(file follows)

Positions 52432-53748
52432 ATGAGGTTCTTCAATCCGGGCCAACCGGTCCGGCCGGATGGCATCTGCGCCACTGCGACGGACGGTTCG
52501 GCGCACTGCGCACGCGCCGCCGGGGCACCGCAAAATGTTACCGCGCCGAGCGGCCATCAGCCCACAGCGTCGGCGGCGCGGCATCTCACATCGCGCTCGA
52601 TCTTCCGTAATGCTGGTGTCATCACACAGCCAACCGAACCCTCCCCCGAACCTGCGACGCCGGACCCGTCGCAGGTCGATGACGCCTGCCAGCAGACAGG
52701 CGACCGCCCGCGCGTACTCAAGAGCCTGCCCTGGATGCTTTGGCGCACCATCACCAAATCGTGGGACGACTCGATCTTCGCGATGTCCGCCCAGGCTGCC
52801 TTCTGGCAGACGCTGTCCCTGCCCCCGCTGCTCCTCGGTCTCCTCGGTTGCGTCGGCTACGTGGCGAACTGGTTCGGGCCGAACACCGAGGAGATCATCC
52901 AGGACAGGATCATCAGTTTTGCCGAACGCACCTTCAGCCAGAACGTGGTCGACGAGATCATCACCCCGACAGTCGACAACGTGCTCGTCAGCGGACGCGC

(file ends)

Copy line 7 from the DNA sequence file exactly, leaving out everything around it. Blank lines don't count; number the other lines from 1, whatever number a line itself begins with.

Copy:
52901 AGGACAGGATCATCAGTTTTGCCGAACGCACCTTCAGCCAGAACGTGGTCGACGAGATCATCACCCCGACAGTCGACAACGTGCTCGTCAGCGGACGCGC